Like any good souvenir, the best place to get this “keepsake” is right at the source: POD Chocolate Factory. Located in the Carang Sari area on Bali. Careful, though – if you aren’t mindful, you might have a hard time getting these back to your home country as gifts before you eat them all yourself!

batik stamp

Batik Stamps


Indonesian Batik paintings and textiles are perhaps one of the most significant and loved handicraft exports in the country. These stunning pieces of delicate dying, painting and crafting are recognised as testaments to Indonesia’s own Intangible Cultural Heritage, so it comes as no surprise that a few keepsakes piggy-backed on the beauty of batik.

Rather than simply buying Batik, many clever travellers will also buy the intricate stamps used to create them. Painstakingly crafted out of copper, these stamps are usually quite expensive – but are perhaps the most unique thing you could take home with you.


Batik is most famous in Yogyakarta, Java – a city brimming with heritage and culture. Anywhere that Batik is sold will likely sell the stamps as well, but expect to pay at least US$ 50 to 100 dollars for each!

Balinese Endek

Endek Balinese Sarongs


Unlike Batik, Endek Balinese sarongs are woven rather than simply dyed – which makes them one of the most intricate handicrafts you’re likely to find in Indonesia. These incredible pieces of fabric can take anywhere from a few months to a few years to create, and are almost exclusively found in the village of Tenganan in Bali. The artisans here make these by hand, so this purchase is also an incredible way to support the locals on your visit.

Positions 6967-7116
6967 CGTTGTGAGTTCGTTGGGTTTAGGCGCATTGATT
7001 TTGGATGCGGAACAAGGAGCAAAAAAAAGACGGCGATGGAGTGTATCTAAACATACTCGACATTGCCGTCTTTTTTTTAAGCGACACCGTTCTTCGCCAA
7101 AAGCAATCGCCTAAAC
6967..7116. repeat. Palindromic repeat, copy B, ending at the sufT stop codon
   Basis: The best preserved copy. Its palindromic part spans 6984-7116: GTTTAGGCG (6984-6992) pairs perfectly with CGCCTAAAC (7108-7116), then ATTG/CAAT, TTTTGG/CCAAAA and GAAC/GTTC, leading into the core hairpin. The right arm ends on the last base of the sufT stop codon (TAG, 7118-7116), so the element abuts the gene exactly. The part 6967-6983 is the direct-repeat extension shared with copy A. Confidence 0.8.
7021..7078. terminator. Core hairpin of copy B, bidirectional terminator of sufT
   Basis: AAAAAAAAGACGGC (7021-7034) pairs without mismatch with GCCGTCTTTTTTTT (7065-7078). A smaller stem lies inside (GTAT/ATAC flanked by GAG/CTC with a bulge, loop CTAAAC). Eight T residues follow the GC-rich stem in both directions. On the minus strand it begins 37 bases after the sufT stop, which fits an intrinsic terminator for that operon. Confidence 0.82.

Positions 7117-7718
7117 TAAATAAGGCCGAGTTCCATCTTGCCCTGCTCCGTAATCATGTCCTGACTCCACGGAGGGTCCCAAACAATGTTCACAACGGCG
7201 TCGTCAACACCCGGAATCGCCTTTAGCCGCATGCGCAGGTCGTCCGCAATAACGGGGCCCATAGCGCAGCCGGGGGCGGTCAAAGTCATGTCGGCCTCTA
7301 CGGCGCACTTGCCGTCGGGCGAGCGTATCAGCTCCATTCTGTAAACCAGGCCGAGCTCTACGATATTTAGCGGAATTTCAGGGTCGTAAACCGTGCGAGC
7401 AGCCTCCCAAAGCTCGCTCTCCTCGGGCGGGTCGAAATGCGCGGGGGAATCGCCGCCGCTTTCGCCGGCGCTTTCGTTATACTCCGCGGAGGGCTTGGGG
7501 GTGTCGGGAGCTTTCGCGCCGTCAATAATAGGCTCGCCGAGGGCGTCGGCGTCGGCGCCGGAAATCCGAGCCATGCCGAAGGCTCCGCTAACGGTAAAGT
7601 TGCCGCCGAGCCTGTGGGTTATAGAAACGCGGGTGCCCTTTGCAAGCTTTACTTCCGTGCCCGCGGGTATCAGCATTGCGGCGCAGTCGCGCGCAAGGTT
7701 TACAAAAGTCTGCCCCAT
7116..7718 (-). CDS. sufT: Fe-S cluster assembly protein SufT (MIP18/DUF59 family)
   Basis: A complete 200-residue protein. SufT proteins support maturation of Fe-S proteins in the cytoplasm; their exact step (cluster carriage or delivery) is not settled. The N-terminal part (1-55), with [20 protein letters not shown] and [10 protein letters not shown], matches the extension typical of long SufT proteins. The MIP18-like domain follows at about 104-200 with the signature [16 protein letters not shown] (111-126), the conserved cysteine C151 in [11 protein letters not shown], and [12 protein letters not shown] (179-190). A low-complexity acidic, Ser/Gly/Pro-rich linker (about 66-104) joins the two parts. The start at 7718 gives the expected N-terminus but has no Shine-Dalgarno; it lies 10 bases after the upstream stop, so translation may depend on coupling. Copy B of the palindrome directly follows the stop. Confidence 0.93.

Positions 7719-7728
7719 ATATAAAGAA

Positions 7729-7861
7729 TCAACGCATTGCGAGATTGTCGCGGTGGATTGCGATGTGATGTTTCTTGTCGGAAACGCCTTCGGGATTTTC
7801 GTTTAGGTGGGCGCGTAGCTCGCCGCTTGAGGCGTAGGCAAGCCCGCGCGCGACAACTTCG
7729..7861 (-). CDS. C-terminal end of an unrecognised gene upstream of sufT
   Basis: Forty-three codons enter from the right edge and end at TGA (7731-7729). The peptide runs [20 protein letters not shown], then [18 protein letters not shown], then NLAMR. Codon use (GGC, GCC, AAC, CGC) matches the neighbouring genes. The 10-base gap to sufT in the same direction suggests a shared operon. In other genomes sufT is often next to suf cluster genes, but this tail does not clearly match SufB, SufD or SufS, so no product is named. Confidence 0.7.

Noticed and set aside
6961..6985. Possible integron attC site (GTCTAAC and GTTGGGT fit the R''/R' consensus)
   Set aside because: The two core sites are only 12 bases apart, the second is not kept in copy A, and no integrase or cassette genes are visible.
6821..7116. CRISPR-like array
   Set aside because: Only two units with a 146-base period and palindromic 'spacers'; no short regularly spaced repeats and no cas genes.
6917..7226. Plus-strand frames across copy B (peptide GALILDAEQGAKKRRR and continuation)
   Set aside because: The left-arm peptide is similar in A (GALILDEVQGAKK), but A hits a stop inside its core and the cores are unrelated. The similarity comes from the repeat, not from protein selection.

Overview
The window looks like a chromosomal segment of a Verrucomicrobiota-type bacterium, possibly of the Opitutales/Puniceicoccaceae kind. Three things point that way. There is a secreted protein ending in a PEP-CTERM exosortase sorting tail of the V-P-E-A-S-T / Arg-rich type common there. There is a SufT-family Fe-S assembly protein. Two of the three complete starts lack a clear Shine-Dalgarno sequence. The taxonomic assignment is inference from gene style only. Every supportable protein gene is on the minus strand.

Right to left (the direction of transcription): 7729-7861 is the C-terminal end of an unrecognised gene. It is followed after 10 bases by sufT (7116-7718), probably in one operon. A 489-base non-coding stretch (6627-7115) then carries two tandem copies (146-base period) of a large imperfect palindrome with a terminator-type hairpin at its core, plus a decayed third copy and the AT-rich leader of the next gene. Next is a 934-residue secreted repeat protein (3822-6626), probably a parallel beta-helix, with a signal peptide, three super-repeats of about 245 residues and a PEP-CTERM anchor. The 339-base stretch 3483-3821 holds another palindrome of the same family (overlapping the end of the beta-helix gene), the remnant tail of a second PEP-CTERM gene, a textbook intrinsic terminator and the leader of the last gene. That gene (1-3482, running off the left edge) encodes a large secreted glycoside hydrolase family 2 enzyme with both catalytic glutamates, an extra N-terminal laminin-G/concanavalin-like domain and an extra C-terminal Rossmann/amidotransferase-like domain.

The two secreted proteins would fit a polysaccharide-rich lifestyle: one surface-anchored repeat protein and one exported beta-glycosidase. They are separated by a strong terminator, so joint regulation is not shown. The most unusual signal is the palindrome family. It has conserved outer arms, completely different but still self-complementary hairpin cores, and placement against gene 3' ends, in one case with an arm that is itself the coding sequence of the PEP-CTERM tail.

Tenganan Village in Bali is the very best place to pick up an Endek sarong. But watch out! Your pocket book will be a full US$ 50 – 100 lighter after picking up just one.

celuk jewellery

Celuk Jewellery


The people of the Celuk villages are highly skilled silver craftsmen, who create intricate jewellery including rings, earrings, bracelet statues and a host of other decorative pieces. These aren’t just for tourists, though – the jewellery created here often adorn the arms and necks of local Indonesian women, and boast incredibly intricate designs that take an enormous amount of skill to craft. These designs are wholly unique from other jewellery throughout Asia and the world, so a piece or two will be something you can treasure for generations.


The villages of Celuk are located in Bali, and it’s pretty easy to get to them as Celuk jewellery becomes more and more popular with visitors. Items like rings and bracelets usually start around $US 20, but can vary in price depending on the alloy of the precious metal, and the intricacy of the design.

The villages of Celuk are famous for its silver jewelry including rings, ear rings, bracelet statues and many more things on offer. The prices here are quite reasonable and you can pick up a ring from $20.

Your hunt for Indonesia’s best souvenirs doesn’t start until your journey there! Our customisable Indonesia journeys take you through some of the country’s best artisan villages and markets.